Campanology is the art of ringing bells, especially change ringing as it is practiced in England and, to some degree, in the US and Canada.

Called "the poetry of steeples" by Ben Johnson, change ringing is an ancient art. To ring bells precisely on time, the bell is fixed to a circular headstock that rotates the bell on a horizontal axis that is accurately balanced. The bell is held with the mouth up, then a rope wound around the headstock is pulled by the bell ringer, causing the bell to rotate in a full 360-degree arc, coming back to the mouth-up position. As it rotates, the clapper hits the bell at a precise point in the arc, but a time that is different for each size and tone of bell (because their rotational moments of inertia are different). The bell ringer must pull the rope very precisely to make the bell swing exactly through its arc. Pulling too hard, for example, results in the bell hitting its stop as it comes around and bouncing back.

The physics of all this means that it's not really possible to play tunes on a series of large bells like this. They all have to rotate according to their own timing. It does, however, make it possible to ring a round, which is a succession of notes on a cascading scale, think of it as 1-2-3-4-5-6-7-8. This is the sound that accompanies English brides and grooms on thier walk down the isle after their vows.

Very experienced bell ringers can't play songs, but they can, by swinging a bell just tiny bit short of its 360-degree arc, make subtle changes in the timing of the bell ringing that change the order to, say, 2-1-4-3-6-5-8-7. Once the order has been permuted once, it may be permuted again and again, swaping bells one position each time. This is called change ringing and requires great skill on the rope and perfect timing for each bell ringer.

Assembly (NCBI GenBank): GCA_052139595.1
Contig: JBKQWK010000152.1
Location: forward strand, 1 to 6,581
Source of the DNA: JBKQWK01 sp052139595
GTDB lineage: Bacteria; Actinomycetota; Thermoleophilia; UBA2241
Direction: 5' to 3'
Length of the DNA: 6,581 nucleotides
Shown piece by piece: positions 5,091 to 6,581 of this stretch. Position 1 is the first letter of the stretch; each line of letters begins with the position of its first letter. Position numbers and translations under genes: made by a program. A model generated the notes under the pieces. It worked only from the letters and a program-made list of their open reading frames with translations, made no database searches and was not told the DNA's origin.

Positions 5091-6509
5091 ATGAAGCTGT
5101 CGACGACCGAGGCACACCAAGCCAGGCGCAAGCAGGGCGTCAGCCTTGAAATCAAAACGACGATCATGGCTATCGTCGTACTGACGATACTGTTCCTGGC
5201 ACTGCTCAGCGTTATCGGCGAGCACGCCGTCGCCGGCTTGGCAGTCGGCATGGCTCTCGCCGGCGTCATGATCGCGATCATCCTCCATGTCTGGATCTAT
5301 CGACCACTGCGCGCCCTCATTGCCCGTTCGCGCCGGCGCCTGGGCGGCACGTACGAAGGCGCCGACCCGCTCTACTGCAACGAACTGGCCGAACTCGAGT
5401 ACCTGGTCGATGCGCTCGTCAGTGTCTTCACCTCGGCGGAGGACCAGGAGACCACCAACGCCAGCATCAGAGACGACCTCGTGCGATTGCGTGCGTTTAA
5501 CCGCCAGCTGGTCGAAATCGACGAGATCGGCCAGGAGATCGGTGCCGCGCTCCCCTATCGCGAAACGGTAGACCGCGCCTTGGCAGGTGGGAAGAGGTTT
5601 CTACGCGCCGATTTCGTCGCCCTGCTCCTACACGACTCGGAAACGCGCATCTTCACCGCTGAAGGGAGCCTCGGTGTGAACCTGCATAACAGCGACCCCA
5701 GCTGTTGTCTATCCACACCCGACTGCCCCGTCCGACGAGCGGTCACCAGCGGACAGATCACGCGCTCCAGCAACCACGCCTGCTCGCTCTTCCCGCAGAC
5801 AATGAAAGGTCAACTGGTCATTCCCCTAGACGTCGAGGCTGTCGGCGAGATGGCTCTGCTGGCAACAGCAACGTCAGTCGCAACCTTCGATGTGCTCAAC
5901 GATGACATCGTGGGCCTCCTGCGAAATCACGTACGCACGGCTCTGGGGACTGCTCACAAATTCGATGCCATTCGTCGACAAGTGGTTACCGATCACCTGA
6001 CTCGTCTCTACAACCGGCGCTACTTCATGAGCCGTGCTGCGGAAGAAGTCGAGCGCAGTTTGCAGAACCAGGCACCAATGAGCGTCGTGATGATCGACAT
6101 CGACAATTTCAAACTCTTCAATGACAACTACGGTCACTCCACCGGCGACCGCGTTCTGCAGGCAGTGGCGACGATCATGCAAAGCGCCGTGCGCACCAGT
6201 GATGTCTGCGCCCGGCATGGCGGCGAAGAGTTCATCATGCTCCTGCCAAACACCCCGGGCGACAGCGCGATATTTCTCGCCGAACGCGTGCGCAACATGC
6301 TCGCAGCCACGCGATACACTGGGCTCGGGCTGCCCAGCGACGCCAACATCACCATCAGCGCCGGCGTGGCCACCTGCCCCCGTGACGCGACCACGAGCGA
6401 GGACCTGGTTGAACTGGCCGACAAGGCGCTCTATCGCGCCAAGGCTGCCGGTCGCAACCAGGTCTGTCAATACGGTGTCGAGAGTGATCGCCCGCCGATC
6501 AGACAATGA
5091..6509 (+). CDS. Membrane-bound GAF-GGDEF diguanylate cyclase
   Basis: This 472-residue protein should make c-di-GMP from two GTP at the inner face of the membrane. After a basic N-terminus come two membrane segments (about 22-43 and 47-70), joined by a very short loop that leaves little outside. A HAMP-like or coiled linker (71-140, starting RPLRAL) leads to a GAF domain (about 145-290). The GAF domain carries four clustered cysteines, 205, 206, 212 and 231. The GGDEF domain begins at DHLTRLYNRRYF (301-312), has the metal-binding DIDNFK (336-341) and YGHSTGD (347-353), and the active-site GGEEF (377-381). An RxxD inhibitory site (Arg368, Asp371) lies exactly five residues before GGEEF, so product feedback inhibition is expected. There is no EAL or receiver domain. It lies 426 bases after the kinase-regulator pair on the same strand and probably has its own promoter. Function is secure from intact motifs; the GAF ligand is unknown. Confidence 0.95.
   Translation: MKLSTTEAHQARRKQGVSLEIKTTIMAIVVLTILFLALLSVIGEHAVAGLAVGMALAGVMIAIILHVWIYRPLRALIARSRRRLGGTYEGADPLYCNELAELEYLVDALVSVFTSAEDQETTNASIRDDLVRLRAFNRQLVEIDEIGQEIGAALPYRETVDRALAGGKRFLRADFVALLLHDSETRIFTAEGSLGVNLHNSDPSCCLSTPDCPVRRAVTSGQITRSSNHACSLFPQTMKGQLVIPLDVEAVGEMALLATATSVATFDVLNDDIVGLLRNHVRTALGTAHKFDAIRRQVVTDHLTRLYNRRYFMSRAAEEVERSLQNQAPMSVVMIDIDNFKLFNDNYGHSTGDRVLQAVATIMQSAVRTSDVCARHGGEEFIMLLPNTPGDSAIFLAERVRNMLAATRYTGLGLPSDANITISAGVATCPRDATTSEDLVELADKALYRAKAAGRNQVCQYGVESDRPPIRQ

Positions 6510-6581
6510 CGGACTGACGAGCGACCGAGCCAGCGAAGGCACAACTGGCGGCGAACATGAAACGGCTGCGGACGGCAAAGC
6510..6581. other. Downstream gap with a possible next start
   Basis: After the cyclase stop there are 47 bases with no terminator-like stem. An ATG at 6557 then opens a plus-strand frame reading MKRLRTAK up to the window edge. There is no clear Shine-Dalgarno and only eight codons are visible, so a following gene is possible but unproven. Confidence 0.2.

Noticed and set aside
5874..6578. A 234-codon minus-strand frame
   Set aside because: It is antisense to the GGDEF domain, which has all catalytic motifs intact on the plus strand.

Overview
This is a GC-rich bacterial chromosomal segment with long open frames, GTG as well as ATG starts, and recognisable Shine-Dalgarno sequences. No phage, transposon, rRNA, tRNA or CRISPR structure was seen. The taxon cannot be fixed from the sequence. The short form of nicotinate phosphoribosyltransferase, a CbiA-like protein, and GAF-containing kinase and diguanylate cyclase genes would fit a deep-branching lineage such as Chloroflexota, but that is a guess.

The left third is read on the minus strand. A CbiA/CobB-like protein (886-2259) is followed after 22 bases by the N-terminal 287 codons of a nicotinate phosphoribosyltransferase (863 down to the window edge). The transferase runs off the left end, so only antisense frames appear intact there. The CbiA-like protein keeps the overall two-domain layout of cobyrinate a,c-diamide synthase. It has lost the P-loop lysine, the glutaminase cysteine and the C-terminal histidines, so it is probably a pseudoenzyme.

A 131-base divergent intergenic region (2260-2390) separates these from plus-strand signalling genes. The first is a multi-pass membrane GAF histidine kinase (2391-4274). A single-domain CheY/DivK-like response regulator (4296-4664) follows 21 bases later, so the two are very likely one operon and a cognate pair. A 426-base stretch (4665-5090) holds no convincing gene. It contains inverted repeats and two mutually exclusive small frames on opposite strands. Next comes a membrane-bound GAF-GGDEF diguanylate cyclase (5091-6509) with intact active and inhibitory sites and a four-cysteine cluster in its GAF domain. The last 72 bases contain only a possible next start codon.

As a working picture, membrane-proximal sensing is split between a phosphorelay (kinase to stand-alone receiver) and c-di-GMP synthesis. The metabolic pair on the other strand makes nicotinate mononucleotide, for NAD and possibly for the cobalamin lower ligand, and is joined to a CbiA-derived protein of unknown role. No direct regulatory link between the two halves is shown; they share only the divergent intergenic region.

When seven or more bells are used, the number of permutations that can be sequenced is 5040 or more, called a peal, which takes three or more hours of perfect coordination among the bell ringers.

The first peal was rung in England in 1715. The first peal in North America was rung at Christ Church, Philadelphia, in 1850.

References:
http://www.chaddesley-corbett.co.uk/tower_history.htm
http://web.mit.edu/bellringers/www/html/change_instruction.html
http://www.easytorecall.com/bellringing2.htm

Cam`pa*nol"o*gy (?), n. [LL. campana bell _ -logy.]

The art of ringing bells, or a treatise on the art.

 

© Webster 1913.

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